The Australians have taken to wagering on who can be the first to get a Muscovite to laugh, or even to smile. It has not been easy. So frustrated was the basketball team about the security-obsessed Soviets that some players finally grabbed a guard, playfully backed him against the team bus and frisked him.
"The best thing to do is have people come here," said the captain of the basketball team, a fine judge of human nature whose name will strike a familiar chord among Washingtonians in a moment. "There's no way they'd ever want to be Communists.
"You never saw such zonked people in all your life. The other day on the subway we started this little sing-along with Mitch. Everybody just looked at us. No smiles or anything. We did a little dance up and down the car. Nothing."
Those who know him would expect Rocky Crosswhite to playfully cope with the most maddening conditions. He is a native of Bethesda, Md., a 6-foot-9 pixie who gave Lefty Driesell heavy doses of frustration and fun at Davidson College but who is here only after the fiercest sort of soul-searching.
"You take a 17- or 18-year-old athlete," said Crosswhite, now 32 and in his third Olympics for the Aussies. "Most of them don't even know where Afghanistan is. They've been training four years of their life, and to ask them to give up something they've worked so hard for is to almost ask for rebellion.
"Myself? I personally thought the boycott was right, but my feelings were to do what the team wanted to do. I more or less made that decision two years ago, when they coaxed me out of retirement to come play (for the Olympic team) again.
"I'm the captain."
But not an overwhelmingly influential one. When the team vote was tabulated, Crosswhite's was the only one to support the boycott. He works for a state government agency in Melbourne, but was not overly pressured to support Prime Minister Malcolm Fraser's call to back the boycott.
Still, that creates yet another dilemma.
"I'm on the group trying to get the '88 Games for Melbourne," he said in the Olympic Village today. He laughed. "It's a Catch-22 thing. If we had boycotted these Games, there's no way we'd have gotten them.
"Now we didn't boycott them, so we probably won't get any help from the government to put them on. We'll continue to try. But the work we've done for 1 1/2 years may have been futile."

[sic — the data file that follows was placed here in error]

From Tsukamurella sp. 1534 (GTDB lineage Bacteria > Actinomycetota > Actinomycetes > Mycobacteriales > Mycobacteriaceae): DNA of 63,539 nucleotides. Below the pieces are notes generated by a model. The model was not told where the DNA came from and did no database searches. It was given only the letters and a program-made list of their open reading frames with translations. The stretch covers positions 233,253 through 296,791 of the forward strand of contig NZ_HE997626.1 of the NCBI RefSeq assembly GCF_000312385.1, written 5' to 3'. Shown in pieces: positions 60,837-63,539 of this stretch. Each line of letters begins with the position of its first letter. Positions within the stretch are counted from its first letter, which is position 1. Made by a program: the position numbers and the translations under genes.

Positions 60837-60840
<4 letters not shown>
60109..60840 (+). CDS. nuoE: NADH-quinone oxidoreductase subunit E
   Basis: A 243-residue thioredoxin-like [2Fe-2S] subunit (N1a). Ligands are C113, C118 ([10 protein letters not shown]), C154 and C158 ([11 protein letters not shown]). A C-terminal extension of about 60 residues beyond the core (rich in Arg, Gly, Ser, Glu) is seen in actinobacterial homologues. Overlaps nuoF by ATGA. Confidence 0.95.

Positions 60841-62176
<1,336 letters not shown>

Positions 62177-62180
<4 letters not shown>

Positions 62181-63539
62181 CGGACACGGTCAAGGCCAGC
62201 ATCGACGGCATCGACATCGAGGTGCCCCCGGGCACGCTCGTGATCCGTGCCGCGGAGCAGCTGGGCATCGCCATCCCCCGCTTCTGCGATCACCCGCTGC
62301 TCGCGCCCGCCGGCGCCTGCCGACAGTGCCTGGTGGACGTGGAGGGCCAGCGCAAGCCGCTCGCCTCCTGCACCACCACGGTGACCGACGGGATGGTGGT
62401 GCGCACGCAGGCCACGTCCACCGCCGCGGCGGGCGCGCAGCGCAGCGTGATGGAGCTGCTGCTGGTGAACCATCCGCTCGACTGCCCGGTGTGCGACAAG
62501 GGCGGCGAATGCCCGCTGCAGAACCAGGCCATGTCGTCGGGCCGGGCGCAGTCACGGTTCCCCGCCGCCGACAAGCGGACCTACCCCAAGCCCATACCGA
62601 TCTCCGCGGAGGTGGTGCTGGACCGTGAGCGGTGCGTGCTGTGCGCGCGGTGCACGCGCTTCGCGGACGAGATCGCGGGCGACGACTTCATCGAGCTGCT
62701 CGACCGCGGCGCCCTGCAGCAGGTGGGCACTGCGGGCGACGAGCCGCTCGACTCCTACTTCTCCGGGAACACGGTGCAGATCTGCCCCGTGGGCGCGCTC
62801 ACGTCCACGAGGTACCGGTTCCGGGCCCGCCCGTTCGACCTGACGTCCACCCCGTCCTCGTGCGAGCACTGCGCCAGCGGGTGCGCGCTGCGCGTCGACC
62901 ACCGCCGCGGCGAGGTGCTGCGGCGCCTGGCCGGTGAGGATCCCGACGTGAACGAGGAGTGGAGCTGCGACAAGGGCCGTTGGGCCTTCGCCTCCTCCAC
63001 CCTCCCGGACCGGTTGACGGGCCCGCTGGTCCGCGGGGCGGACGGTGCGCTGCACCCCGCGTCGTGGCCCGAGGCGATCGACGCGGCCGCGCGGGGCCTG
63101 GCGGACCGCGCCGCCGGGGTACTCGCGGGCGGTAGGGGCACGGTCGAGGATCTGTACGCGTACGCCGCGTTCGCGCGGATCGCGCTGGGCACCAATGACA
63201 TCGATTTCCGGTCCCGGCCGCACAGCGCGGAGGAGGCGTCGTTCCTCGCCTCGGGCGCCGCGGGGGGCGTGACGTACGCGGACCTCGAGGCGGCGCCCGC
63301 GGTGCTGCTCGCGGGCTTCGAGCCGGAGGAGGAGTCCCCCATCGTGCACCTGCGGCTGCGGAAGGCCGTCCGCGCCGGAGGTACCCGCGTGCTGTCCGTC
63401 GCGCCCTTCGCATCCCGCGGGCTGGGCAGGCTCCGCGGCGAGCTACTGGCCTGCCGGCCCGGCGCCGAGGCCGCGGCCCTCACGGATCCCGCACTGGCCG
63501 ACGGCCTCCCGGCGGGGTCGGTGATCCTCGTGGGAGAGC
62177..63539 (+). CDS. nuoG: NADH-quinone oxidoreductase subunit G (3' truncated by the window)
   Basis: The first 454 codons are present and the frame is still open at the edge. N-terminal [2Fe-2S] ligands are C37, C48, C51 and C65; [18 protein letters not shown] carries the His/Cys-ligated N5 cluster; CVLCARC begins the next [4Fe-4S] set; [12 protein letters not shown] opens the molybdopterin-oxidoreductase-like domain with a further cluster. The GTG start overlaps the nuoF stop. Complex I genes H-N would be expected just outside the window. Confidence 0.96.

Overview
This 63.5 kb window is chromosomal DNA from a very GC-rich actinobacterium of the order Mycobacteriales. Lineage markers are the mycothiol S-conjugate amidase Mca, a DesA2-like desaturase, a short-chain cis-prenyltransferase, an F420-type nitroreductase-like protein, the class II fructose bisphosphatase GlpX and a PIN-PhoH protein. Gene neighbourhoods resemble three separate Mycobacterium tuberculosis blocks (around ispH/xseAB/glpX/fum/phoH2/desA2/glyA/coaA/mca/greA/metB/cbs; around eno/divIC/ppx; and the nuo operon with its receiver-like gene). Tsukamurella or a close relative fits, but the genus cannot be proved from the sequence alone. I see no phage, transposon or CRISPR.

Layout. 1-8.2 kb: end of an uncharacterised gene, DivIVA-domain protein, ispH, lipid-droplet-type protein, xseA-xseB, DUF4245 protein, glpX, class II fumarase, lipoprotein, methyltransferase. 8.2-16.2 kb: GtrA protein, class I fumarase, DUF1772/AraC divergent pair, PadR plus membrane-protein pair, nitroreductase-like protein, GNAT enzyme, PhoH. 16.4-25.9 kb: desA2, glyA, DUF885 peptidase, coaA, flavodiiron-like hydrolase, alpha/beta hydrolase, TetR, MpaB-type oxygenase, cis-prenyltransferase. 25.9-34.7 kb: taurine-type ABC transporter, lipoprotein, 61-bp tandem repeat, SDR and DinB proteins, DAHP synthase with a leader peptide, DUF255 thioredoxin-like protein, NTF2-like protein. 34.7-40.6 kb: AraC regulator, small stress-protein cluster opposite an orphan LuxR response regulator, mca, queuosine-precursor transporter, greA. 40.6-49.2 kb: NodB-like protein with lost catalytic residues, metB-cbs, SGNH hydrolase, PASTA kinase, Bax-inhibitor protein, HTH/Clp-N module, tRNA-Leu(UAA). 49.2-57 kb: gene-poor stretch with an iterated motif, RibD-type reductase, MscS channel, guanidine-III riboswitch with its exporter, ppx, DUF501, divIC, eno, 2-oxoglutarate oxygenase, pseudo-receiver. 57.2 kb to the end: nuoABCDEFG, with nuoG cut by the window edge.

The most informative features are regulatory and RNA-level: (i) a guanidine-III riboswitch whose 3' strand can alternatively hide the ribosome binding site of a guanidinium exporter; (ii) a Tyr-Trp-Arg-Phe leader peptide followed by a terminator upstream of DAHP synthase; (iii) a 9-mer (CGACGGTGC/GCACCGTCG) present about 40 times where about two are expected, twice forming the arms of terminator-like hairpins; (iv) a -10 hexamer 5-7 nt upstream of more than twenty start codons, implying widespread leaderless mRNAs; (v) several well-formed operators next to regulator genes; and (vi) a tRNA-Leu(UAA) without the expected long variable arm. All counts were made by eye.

He is known as Perry Crosswhite now -- and one of the most agreeable athletes in international fun and games. After Walter Johnson High, he became a substitute at Davidson, famed for poking fun at himself, his fate and his coach. He has measured his post-American basketball life by Olympiads.
"At Munich (in '72), I felt I played well," he said."At Montreal (in '76), I felt I played all right. This year I'm sort of attending. The coach seemed to put it best. Before the first game here, he said he hoped we all understood the reasons we were on the team.
"He talked specifically to some players and then he said to me: 'Well, we can't expect Rocky to score like he used to. He's there to feed you the ball. He'll get you the ball when you need it. But don't expect a lot of scoring. I don't think he has the quickness he used to.'
"Everyone sort of laughed. It's about right. Lots of people won't believe I could possibly be slower than I used to be. Slower than that would be backwards."
Nearly every athlete with a mind is offended at the security here. Only Rocky would count the reasons why -- and find some whimsical way to endure the experience.
"Eighteen checkpoints," he said. "Eighteen checkpoints from our rooms to a training venue out in the boonies and back. The first is to get out of the building into the village. Then there's one between the village and this area and then one between here and outside.
"The fourth is getting onto the bus and the fifth is getting off the bus. The sixth is getting into the training venue, the seventh is getting into the locker room and the eighth is getting onto the floor.
"The ninth is the most unbelievable. When you want to take a shower, they have a bloke who sits in the locker room with you.He just sits there, maybe to see taht you don't take any plumbing fixtures. You repeat all this nonsense on the way back.
"I don't know what the Russians are scared of. First of all, to get into the bloody country you've got to be fantastic. I think they shipped all the dissidents out. One day we just grabbed this guard and frisked him. He didn't like it a bit. We've been thinking about hopping over that fence, to see what would happen. But we're a bit scared."
In 1969, Crosswhite replied to an open letter the Australian national coach sent to dozens of American coaches including Driesell, who tacked it onto the Davidson bulletin board. He married an Australian and became a citizen two years later. He earned a master's degree in recreation administration from North Carolina after the '76 Games and is happy and secure in that line of work in Melbourne.
"The country is getting to be so much like America," he said. "We're even getting unemployment."